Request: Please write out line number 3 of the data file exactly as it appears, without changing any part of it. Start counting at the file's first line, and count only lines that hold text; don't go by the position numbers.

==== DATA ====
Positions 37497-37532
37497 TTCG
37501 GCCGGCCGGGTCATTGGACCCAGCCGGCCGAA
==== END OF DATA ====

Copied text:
37501 GCCGGCCGGGTCATTGGACCCAGCCGGCCGAA